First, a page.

Could someone help me with a problem I have with WUFI. It's not the software itself but trying to model a vapour barrier (Thermakraft Vaporshield 101). It has been some years since I studied any sort of maths.
The information I have for the product to be used is a resistance to water vapour transmission of 308MN.s/g and a thickness of 103 micrometres.
I have calculated the Sd value using the following
(308 x 0.2) / 0.000103 = 598,058
then
598,058 x 0.000103 = Sd 61.59
The 0.2 is the typical value for the vapour permeability of still air in the UK. NZ may be different. Does anyone know?
Can you see any flaws in my calculations? I propose to use the Sd of 61 within my model.
Thanks in advance for any help you can give.
Calculating Sd values

 WUFI User
 Posts: 3
 Joined: Mon Feb 27, 2012 3:26 pm 1100
 Location: Auckland, New Zealand
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Re: Calculating Sd values
Hi Keith,
you probably took that procedure from the PDF document
http://builddesk.co.uk/wpcontent/uploa ... tances.pdf
and it looks okay.
Please note that you first divide and then multiply by 0.000103; these two steps cancel and it is sufficient if you simply compute
308 MN.s/g x 0.2 g.m/MN.s = 61.6 m
at 0°C and 1013.25 hPa we have 1.9e10 kg/m.s.Pa = 0.19 g.m/MN.s
at 20°C and 1013.25 hPa we have 2.0e10 kg/m.s.Pa = 0.20 g.m/MN.s
So for a precise conversion you'd need to know the precise temperature and barometric pressure. But since the vapour barrier will be exposed to a variety of temperatures and pressures, all you can do is to use a sufficiently typical value. It is thus not so much a question of UK air versus NZ air, it is more a question of what the typical conditions for the vapour barrier will be in the building structure.
On page 4 the PDF document states:
"This value of 0.2gm/MNs is used by convention in the UK. Outside the
UK, local values for atmospheric temperature and pressure can be used
to calculate the vapour permeability of still air from basic principles."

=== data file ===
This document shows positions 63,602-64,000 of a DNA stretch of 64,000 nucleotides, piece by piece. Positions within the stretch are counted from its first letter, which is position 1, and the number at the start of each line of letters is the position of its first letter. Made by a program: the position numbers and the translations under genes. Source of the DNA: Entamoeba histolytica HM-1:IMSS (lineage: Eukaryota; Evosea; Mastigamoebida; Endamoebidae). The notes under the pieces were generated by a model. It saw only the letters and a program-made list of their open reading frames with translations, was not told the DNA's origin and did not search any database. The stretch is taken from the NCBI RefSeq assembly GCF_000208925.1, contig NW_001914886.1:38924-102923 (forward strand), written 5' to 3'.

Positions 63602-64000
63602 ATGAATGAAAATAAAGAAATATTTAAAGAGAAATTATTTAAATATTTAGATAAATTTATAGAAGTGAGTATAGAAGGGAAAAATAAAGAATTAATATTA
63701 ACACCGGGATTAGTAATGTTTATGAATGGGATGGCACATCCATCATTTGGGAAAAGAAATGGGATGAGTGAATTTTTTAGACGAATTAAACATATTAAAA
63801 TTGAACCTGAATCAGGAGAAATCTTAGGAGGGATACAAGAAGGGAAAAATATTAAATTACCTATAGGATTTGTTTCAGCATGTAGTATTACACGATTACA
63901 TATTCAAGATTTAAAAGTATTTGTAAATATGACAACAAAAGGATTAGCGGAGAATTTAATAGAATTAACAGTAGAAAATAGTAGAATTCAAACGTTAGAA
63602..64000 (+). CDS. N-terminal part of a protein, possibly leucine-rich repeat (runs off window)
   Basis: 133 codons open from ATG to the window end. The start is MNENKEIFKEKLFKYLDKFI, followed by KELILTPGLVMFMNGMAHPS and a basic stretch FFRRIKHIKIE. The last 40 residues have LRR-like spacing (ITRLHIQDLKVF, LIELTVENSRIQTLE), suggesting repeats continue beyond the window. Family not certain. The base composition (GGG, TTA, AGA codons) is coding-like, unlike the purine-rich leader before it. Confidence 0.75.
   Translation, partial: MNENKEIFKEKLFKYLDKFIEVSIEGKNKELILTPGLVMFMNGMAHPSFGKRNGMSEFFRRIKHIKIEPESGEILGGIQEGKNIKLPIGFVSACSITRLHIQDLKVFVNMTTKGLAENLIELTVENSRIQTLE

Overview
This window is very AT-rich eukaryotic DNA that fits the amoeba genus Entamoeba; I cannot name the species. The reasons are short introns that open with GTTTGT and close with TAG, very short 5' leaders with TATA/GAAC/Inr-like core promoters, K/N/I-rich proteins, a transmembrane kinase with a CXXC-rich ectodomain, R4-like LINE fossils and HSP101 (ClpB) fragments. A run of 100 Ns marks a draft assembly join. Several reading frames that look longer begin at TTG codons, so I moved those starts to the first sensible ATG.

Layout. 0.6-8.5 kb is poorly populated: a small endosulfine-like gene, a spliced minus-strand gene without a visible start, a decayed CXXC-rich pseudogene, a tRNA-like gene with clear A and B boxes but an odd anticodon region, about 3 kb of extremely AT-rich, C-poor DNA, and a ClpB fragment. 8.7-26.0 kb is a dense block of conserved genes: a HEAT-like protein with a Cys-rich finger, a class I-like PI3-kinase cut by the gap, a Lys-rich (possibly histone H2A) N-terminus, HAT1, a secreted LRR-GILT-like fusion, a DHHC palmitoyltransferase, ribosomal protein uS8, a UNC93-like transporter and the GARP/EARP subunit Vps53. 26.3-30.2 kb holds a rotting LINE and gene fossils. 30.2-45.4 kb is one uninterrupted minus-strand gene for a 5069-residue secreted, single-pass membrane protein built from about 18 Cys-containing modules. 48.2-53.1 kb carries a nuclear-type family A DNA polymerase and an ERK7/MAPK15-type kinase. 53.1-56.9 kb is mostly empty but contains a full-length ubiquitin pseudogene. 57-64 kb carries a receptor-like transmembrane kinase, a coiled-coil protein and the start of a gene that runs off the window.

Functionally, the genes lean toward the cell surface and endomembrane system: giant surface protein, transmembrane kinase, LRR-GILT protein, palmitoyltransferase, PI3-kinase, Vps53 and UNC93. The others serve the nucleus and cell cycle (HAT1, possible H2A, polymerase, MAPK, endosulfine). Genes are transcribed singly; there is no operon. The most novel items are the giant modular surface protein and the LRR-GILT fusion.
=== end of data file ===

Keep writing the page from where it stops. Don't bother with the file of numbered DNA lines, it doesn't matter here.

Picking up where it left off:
But since 0.2 is a nice round number, and you probably have no specific reason to use something different, you should simply join the convention and stick to this number.
Kind regards,
Thomas
you probably took that procedure from the PDF document
http://builddesk.co.uk/wpcontent/uploa ... tances.pdf
and it looks okay.
Please note that you first divide and then multiply by 0.000103; these two steps cancel and it is sufficient if you simply compute
308 MN.s/g x 0.2 g.m/MN.s = 61.6 m
The vapour permeability of still air slightly depends on the air temperature and pressure. For example:The 0.2 is the typical value for the vapour permeability of still air in the UK. NZ may be different.
at 0°C and 1013.25 hPa we have 1.9e10 kg/m.s.Pa = 0.19 g.m/MN.s
at 20°C and 1013.25 hPa we have 2.0e10 kg/m.s.Pa = 0.20 g.m/MN.s
So for a precise conversion you'd need to know the precise temperature and barometric pressure. But since the vapour barrier will be exposed to a variety of temperatures and pressures, all you can do is to use a sufficiently typical value. It is thus not so much a question of UK air versus NZ air, it is more a question of what the typical conditions for the vapour barrier will be in the building structure.
On page 4 the PDF document states:
"This value of 0.2gm/MNs is used by convention in the UK. Outside the
UK, local values for atmospheric temperature and pressure can be used
to calculate the vapour permeability of still air from basic principles."
But since 0.2 is a nice round number, and you probably have no specific reason to use something different, you should simply join the convention and stick to this number.
Kind regards,
Thomas

 WUFI User
 Posts: 3
 Joined: Mon Feb 27, 2012 3:26 pm 1100
 Location: Auckland, New Zealand
 Contact:
Re: Calculating Sd values
Thanks Thomas.